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Thursday, May 2, 2019

A Cure for Hypochondria and Paranoia

A Cure for Hypochondria and Paranoia

Many years ago, when I was living in Israel, and very much in love with a young Persian man, I woke up one morning to an experience that was going to haunt me, but also sober me, for many years to come.

My boyfriend had a little street food restaurant, with shawarma, rice, and many salads, near the  old Central Bus station in Tel Aviv. I was unemployed at the time, and not too happy about it. I’d wake up late and then meet my boyfriend at his restaurant where I’d putter around and make myself useful. 

That warm and sunny morning I followed nature’s calling into the restroom, and when I looked down to the toilet bowl, I almost fainted: everything was red. Bloody red. I fought with all my might to stay conscious and make a quick decision: do I call an ambulance and go to the hospital, or do I take a taxi to the restaurant and let my boyfriend call the ambulance. 

Then, in a flash of insight, I remember that the night before I ate beets for dinner. The dizzy spell cleared in a blink, I said “Oh!”, shrugged, and went about my day.

If you have ever harboured any hypochondriac thoughts, like I have, you know how this works: you get a symptom, and from all the possible diagnostics out there, you pick the one that is most threatening. It’s not a cough, it’s lung cancer. It’s not indigestion, it’s dysentery.  I know, because last month I discovered a lump on my breast, and panicked. I ran to my doctor, who couldn’t believe my readiness to go for lab tests (a mammogram and an ultrasound), given my habitual refusal of her proposed tests and interventions. For one whole month until the day before yesterday, when my lab testing was scheduled, all I could think of was: “Cancer” and “Death”. 

It’s not that people don’t get cancer or die. We all die of one cause or another, the underlying cause being that we’re born to begin with. I’m going to die one day, for sure. But I am just curious what it’s like to live to that glorious final exit day without worrying about it all the other days. I’m curious because I have, in my own mix of madness, a bit of hypochondria, and a bit of paranoia. My mother, may she rest in peace, was diagnosed with paranoid syndrome, and having lived through her last difficult years of life, I’ve always secretly feared catching, inheriting or developing paranoia myself. If you don’t know what paranoia is, it’s a heightened and not rational sense of threat, where you see threat where there is none. Having lived through my share of adversity and traumatic responses to it, I have a bit of such hypervigilance myself. The hypervigilance is both a curse and a blessings: a curse because it induces anxiety, it’s not socially sexy, and it’s really time consuming to always fret about what and who might harm you. It is a blessing because you can’t be easily fooled. Paranoid people are the salesmen’s nightmare - they just cannot be manipulated into buying stuff, like normal people can.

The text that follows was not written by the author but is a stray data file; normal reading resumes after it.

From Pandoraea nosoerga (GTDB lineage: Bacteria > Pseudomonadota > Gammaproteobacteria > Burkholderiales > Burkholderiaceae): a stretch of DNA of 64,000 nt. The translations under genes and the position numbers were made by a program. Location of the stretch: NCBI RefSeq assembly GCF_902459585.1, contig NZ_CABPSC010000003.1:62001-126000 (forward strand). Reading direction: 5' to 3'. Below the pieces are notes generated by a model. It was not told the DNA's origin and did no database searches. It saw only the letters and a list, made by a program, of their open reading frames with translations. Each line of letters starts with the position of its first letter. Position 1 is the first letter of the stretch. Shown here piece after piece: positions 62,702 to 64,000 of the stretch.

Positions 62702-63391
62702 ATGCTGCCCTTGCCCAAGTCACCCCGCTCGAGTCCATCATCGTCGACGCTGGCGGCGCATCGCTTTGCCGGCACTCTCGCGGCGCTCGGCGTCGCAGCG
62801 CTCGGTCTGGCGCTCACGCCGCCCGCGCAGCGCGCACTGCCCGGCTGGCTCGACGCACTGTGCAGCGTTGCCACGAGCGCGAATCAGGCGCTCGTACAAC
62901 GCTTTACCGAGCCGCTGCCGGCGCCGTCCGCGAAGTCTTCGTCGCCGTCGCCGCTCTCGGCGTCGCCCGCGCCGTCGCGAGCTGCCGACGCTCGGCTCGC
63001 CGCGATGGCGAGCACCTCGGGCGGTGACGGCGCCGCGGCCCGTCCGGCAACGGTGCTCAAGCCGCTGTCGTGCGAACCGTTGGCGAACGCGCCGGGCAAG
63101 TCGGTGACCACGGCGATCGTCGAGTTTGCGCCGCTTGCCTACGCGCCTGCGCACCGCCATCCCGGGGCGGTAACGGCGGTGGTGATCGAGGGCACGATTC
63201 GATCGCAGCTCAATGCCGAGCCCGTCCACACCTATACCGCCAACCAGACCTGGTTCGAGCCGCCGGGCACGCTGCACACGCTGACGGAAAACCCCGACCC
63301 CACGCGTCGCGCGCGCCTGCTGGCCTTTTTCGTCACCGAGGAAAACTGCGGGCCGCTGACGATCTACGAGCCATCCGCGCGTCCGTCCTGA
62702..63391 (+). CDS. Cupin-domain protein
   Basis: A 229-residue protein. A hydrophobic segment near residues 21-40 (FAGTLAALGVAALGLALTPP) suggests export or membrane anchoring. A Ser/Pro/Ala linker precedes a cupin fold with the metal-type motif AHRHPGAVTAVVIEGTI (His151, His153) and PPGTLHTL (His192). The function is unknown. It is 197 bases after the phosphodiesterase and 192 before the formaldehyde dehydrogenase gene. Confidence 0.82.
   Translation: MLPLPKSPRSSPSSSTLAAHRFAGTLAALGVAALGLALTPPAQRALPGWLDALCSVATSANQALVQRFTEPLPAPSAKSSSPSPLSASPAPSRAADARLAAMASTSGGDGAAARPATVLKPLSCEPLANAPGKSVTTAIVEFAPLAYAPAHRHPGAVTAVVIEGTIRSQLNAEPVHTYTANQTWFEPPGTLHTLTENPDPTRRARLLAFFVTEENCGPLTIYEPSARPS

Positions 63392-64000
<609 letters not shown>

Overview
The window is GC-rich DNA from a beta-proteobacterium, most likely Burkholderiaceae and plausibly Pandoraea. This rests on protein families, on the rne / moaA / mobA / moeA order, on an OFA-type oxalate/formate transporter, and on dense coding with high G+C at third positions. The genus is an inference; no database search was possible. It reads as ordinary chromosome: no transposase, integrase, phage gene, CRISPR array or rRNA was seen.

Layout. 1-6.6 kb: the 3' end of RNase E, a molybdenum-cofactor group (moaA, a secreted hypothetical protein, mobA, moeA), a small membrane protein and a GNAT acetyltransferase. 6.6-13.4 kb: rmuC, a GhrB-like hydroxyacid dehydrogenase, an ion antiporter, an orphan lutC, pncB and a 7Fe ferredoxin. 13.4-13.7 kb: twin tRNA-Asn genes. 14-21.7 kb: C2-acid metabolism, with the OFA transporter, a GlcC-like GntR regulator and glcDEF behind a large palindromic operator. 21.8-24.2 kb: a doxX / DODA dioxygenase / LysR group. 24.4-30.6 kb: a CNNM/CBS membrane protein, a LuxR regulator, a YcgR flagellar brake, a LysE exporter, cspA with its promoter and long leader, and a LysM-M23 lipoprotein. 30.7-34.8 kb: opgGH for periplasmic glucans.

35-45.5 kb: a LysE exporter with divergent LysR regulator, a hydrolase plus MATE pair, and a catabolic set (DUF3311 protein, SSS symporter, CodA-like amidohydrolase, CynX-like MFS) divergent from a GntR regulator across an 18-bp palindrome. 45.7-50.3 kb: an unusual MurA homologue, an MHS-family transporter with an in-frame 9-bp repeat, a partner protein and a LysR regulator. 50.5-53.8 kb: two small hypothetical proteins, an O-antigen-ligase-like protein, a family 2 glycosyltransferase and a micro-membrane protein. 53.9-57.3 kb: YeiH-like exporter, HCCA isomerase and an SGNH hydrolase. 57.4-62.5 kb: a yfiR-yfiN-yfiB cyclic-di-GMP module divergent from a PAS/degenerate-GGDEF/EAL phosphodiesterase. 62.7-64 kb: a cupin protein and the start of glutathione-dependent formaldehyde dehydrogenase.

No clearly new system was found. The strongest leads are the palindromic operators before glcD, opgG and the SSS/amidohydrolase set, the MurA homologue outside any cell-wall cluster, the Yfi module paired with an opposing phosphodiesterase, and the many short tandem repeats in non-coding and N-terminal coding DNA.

Back to my breast, so to speak. It turns out the nodule is lipoma, a fatty benign thingy, and nothing to worry about. My relief didn’t last long: now I have a cough. And you know how dangerous that could be.

Until checked, of course. 

There is a time-tested, no-fail cure for both hypochondria and paranoia. It’s called “fact checking”. 

Paranoia is a tricky one to cure because its social nature. If you are, like I am, hyper vigilant about dangers, you are more likely to suspect other people, and sometime animals, for messing with you than you are likely to suspect ocean waves or volcanoes for seeking to destroy you. And this, my friends, gets really messy when living with other people (and animals).  Hypervigilance makes it difficult to distinguish between a real threat and an imagined one, so immediate action is needed just in case the threat is real. Step number one: unconsciously project your suspicions on another and assume their fault. If you can’t find an object, a normal person engages her own problem solving capacity by asking herself: “Where did I put it?” The afflicted person naturally asks: “Who took it?” When I lived with a husband and a dog, that inquiry was easy to do: there was always someone home to project my suspicions upon. Now I live on my own and must get really creative on who to blame. Yesterday I heard on the news that infected needles have been maliciously placed around the city, so when I saw this metallic shining thing on the floor today, I naturally thought that was a needle, and somebody is trying to kill me. I was at home, so the killer could not be human or animal - it must be a poltergeist. I put my glasses on and took a closer look: it was a staple. Now that is nasty: there is a poltergeist in my home, and he’s trying to kill me with a staple.

The battle continues.

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